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Newest Mammogram Technology Provides 3-D Imagery

Tuesday, January 21, 2014 - Campus News - Contact Theresa Green, (405) 833-9824

There are 3-D movies, 3-D video games and now, 3-D mammograms. In entertainment, three dimensions add to the viewing or gaming experience. In medicine, adding another dimension helps radiologists spot tumors that might otherwise be missed. It's called breast tomosysthesis, a mammography system that utilizes multiple images and a high-powered, computer software system to build a 3-D view of the breast.

"The first time I saw breast tomosynthesis, I knew we had to have it," said Elizabeth Jett, M.D., director of the OU Breast Institute. "I have not met the radiologist who, once they see this, wouldn't rather read tomosynthesis." 

A breast tomosynthesis exam is similar to a traditional, digital mammogram. However, during tomosynthesis, the x-ray arm sweeps in a slight arc over the breast, taking multiple breast images in seconds. Very low x-ray energy is used. So exposure to the patient is about the same as that of a traditional mammogram.  

"In a typical mammogram, the breast is compressed and all of the tissue is superimposed on the image," Jett said. "What tomosynthesis gives us is the ability to scroll through the mammogram one millimeter slice at a time."

As a result, tumors that might be obscured in a normal mammogram can be seen. Jett said in studies where traditional mammography found four breast cancers in every 1,000 women examined, breast tomosynthesis found seven.

"They aren't even necessarily tiny tumors. Compressed breast tissue can hide big tumors too. In the studies on tomosynthesis, the cancers found that were not seen on mammography ranged from a few millimeters to four centimeters (over 1.5 inches) in diameter," Jett said.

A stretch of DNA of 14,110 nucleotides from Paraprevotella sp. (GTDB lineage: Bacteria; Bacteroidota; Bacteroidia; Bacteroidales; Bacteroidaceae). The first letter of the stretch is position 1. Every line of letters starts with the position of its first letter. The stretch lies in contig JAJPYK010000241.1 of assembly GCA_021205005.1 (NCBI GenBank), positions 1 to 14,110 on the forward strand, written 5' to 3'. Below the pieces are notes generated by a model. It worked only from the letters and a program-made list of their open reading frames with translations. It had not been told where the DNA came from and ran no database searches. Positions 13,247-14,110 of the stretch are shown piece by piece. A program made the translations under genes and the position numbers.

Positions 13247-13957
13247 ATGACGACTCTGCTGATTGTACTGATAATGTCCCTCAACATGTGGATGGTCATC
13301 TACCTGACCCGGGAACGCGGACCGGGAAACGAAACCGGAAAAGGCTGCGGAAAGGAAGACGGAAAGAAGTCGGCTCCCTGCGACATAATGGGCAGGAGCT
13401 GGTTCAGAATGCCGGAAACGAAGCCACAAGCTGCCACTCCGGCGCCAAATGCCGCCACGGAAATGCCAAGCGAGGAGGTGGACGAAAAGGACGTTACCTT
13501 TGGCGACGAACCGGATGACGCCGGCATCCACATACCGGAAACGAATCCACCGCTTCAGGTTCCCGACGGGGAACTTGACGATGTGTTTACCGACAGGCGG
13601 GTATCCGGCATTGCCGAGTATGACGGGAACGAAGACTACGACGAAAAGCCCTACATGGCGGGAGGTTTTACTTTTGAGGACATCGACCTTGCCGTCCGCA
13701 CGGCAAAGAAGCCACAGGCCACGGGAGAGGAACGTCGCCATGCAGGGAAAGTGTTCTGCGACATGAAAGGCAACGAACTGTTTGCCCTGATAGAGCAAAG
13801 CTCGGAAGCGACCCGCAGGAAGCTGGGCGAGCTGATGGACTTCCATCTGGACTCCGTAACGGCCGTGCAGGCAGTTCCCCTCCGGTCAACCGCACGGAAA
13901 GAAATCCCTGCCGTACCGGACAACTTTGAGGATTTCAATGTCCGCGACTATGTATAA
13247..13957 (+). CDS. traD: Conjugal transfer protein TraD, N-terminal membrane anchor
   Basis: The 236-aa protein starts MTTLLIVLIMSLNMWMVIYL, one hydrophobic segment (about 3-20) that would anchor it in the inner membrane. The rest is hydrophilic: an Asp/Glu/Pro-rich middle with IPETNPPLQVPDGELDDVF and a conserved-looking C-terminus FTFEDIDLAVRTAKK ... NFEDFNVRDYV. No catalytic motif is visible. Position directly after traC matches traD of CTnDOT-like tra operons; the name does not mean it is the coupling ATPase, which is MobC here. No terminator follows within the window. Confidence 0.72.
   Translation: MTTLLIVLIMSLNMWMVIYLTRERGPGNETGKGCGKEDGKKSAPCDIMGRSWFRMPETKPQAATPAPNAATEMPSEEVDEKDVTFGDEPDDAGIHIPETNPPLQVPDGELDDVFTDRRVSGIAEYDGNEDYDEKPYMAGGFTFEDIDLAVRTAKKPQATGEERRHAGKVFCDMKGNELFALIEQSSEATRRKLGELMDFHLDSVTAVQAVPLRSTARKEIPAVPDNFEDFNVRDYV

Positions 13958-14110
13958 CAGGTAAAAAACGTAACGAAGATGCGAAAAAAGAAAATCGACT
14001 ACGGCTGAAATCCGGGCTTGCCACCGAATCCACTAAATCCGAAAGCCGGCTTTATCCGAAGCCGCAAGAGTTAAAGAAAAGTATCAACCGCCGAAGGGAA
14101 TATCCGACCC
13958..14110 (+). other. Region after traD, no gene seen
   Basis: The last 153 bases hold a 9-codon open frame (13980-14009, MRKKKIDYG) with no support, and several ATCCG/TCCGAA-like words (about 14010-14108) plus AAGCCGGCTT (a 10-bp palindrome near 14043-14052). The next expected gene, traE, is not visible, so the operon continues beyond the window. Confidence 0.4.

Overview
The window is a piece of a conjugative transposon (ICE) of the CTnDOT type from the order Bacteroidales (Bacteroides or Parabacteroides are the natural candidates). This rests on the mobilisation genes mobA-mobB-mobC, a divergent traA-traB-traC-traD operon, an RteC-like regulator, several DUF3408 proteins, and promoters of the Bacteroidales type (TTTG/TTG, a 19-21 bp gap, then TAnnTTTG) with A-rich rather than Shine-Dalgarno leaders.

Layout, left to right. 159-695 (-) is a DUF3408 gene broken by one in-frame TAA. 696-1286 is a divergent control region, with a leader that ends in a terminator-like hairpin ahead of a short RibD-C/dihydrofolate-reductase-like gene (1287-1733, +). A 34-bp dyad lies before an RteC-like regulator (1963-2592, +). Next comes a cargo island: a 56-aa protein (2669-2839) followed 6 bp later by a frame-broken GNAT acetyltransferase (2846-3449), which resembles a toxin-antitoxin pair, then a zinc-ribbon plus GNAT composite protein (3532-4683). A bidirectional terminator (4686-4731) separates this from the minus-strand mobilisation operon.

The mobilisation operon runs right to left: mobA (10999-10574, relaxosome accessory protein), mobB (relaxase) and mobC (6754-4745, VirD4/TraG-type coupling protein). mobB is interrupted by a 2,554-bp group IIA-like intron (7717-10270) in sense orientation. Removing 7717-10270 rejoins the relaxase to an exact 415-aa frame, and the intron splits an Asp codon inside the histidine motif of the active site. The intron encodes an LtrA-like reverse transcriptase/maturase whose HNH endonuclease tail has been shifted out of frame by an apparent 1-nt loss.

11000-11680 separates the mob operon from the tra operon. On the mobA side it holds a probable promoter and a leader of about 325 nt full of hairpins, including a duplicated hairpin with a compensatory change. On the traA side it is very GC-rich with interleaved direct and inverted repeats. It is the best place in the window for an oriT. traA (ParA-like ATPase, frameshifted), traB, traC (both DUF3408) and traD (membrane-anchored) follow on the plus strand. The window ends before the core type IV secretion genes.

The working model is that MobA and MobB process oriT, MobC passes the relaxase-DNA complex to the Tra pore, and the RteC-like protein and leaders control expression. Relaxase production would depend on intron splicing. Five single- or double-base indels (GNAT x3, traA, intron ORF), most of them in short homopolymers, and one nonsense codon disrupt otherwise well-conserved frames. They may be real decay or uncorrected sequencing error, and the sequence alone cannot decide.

The other key advantage is for women with dense breast tissue because breast tissue that is superimposed in traditional mammography can mimic a mass. With tomosynthesis, though, the radiologist can scroll through the layers and see that it is just breast tissue, thereby eliminating the need for additional screenings.

"So we are calling back fewer women and having fewer diagnostic workups. That is what is so compelling about this technology. In fact, our call backs have been reduced by about 40 percent with tomosynthesis," Jett said.

She said regular mammography is still great for women who have relatively fatty breast tissue. Fatty breast tissue is easy to see through on a traditional mammogram. However, Jett believes the popularity of tomosynthesis will grow as technology advances and allows for increased sensitivity and a reduction in radiation too. 

The OU Breast Institute is one of several facilities in Oklahoma that are already offering breast tomosynthesis. Although the cost is slightly higher when compared to traditional mammography, Jett said the potential savings are substantial when one considers that tomosynthesis helps eliminate the need for unneeded additional screening tests by reducing the number of false positives. In addition, it can help bring improved outcomes for cancer patients by catching tumors early that might be missed with traditional mammography. 

Jett said there is not a standardized payment schedule yet for breast tomosynthesis with insurance companies. Therefore, some facilities bill for a traditional mammogram, while offering the enhanced technology as an option to patients. Others charge as much as $50 to $100 more for breast tomosynthesis. 

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